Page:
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lotus
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Re: Speech and Language Development Questions and Tips

Mon Jun 20, 2011 1:38 pm

doublehappiness wrote:

He's recently been diagnosed/assessed by a physio as having very low muscle tone so I've wondered if that's been related to his 'delayed' speech?


Low muscle tone can very much impact speech. If that's the case and you do look into a Speech Path you'd need to find one who works on oro-motor areas (I don't, and it's a very specialist area). Let me know if you'd like to and I can find someone who specialises for you if you'd like.
 
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Re: Speech and Language Development Questions and Tips

Mon Jun 20, 2011 5:31 pm

Is it normal for 2.5 yr olds to have made up words. Isabel adds , plew or plunk or plunky plunk to words like "come her milly plunky plunk" or playing make believe with her toys talking normal words then adds a few made up ones!
 
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Re: Speech and Language Development Questions and Tips

Mon Jun 20, 2011 8:44 pm

Hi Elise,
Can you tell me if its worth using Cued Articulation with toddlers? I am familar with it from when I was teaching but cant remember whether it was something that is used before primary age?

Thanks :D
 
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Re: Speech and Language Development Questions and Tips

Mon Jun 20, 2011 8:49 pm

What a wonderful thread Elise. We finally had a speech therapist do an assessment, and also the kinder had someone come out and observe R when he was at kinder. Both people picked up on the 'k' sound as been an issue for him - it is the hard 'c' sound like c in cat. He also has issues with 'g' and sometimes the 'd' sound. One of these ladies seemed to consider it to be a fairly big issue, but the other one said that it wasn't a big problem, at all.

We are going to do speech appointments for him over the next few months and see how it goes, but, in your opinion, at 3 years and 10 months, how big a deal is this? Not just specifically in our case, but generally, would it be cause for concern on it's own? (he appears to be ok with most other words and sounds, and has a large vocab).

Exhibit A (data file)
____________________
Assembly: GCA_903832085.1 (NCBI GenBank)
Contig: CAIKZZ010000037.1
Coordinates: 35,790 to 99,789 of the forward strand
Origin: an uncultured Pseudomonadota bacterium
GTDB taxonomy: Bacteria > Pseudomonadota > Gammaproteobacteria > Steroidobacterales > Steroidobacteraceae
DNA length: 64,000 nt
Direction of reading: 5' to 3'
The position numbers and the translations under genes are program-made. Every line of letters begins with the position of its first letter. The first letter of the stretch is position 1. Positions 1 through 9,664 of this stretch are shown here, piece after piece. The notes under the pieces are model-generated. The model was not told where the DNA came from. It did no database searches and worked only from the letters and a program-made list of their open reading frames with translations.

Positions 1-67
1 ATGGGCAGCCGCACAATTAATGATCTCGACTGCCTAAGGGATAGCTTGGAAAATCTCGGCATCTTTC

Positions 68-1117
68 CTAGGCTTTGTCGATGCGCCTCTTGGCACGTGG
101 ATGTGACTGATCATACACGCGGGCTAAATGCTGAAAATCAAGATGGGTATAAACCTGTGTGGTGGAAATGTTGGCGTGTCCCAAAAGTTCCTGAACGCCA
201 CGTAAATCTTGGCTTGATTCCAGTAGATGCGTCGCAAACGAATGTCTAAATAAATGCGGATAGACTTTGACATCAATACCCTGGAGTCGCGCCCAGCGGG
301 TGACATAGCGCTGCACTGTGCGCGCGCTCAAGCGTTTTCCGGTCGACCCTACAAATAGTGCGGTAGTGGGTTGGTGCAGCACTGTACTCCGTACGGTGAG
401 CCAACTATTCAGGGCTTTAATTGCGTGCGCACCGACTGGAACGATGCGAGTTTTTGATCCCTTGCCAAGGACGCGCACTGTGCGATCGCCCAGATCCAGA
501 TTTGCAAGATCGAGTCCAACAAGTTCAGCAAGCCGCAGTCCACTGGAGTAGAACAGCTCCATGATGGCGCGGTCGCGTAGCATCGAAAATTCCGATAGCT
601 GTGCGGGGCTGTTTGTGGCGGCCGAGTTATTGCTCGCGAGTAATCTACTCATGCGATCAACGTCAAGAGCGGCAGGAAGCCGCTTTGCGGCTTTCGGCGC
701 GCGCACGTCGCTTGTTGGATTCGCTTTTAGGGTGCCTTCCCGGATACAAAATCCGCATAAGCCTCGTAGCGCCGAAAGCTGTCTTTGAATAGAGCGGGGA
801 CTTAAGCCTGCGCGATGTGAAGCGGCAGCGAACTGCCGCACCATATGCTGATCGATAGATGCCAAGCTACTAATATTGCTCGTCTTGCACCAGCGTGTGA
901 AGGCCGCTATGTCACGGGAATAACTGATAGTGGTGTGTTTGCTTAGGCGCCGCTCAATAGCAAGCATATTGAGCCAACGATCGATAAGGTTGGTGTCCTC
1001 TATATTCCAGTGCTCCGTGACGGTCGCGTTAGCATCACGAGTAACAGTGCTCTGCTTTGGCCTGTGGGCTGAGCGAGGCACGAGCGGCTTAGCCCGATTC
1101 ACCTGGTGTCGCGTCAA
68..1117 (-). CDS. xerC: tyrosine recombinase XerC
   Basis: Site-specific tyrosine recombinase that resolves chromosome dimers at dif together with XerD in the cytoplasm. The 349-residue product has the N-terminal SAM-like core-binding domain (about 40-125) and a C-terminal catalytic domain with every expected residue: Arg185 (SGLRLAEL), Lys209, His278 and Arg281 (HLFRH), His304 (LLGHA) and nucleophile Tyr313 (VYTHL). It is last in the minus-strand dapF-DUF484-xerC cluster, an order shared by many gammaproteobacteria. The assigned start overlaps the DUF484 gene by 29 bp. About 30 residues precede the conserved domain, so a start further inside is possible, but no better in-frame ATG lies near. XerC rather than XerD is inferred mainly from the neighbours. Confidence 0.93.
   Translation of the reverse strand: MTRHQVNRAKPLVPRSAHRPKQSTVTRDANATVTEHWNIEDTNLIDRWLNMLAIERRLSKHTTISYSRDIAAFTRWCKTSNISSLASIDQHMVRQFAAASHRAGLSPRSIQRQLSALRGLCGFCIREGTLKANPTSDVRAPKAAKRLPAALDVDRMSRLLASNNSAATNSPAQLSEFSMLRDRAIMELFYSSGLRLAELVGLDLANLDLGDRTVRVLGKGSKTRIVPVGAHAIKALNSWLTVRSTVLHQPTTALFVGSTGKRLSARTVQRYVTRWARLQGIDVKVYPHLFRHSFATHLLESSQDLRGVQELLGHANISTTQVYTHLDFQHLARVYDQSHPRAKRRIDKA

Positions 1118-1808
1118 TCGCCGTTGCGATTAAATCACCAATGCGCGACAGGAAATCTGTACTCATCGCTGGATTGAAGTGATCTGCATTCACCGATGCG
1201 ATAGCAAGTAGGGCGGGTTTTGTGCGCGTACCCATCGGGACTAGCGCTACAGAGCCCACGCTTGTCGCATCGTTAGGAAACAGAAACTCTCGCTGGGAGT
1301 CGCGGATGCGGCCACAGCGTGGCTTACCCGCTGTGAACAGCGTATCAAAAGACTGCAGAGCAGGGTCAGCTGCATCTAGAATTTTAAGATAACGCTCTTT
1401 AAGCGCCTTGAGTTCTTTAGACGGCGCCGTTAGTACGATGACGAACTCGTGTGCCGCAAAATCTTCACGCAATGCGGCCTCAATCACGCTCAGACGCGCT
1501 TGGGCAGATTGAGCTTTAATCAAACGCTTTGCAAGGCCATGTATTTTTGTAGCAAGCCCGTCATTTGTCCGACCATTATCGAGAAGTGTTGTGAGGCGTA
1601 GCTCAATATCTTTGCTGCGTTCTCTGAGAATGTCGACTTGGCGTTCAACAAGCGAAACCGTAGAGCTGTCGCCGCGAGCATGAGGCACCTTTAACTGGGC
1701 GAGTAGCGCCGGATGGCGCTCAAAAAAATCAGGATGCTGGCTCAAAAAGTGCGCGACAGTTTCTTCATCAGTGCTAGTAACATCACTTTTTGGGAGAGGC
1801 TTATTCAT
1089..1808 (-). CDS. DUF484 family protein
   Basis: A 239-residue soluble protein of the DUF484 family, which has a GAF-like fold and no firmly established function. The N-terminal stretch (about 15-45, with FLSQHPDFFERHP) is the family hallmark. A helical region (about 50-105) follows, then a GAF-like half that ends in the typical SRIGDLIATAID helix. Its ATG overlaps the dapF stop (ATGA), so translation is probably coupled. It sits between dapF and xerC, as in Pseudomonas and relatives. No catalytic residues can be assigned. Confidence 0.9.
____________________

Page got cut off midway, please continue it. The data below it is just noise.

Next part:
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lotus
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Re: Speech and Language Development Questions and Tips

Wed Jun 22, 2011 1:57 pm

littlemisslibby wrote:
Is it normal for 2.5 yr olds to have made up words. Isabel adds , plew or plunk or plunky plunk to words like "come her milly plunky plunk" or playing make believe with her toys talking normal words then adds a few made up ones!


Absolutely! :thumb: It's just playing around, experimenting with words, sounds and language. It's a great developmental stage.
 
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lotus
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Re: Speech and Language Development Questions and Tips

Wed Jun 22, 2011 2:00 pm

AnnabelleD wrote:
Hi Elise,
Can you tell me if its worth using Cued Articulation with toddlers? I am familar with it from when I was teaching but cant remember whether it was something that is used before primary age?

Thanks :D


Definitely you can! It's really useful for 3 year olds when they're starting to really change their speech sounds to become more mature. Especially to show the difference between long and short sounds, and to bring their attention to which parts of the mouth you use to make the sounds.
 
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lotus
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Re: Speech and Language Development Questions and Tips

Wed Jun 22, 2011 2:05 pm

Sorry i replied to all these separately and not all in the same post. I meant to reply to all at once, but kept pressing submit forgetting I had more to do. :oops: :oops:

rarmalb wrote:
What a wonderful thread Elise. We finally had a speech therapist do an assessment, and also the kinder had someone come out and observe R when he was at kinder. Both people picked up on the 'k' sound as been an issue for him - it is the hard 'c' sound like c in cat. He also has issues with 'g' and sometimes the 'd' sound. One of these ladies seemed to consider it to be a fairly big issue, but the other one said that it wasn't a big problem, at all.

We are going to do speech appointments for him over the next few months and see how it goes, but, in your opinion, at 3 years and 10 months, how big a deal is this? Not just specifically in our case, but generally, would it be cause for concern on it's own? (he appears to be ok with most other words and sounds, and has a large vocab).



What he's doing is called 'fronting'. For more info on that see this article: http://speech-language-therapy.com/acquisition.html Fronting is expected to have resolved by the age of 3 1/2, so he is delayed, but not significantly. I usually work on it some time between 3 1/2 - 4, so he'd be right on the time that I'd work on it. It is a typical process than can occur just on it's own, and i often even work with kids on this once they've started school, but it's not really recommended to leave it that late.
 
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Re: Speech and Language Development Questions and Tips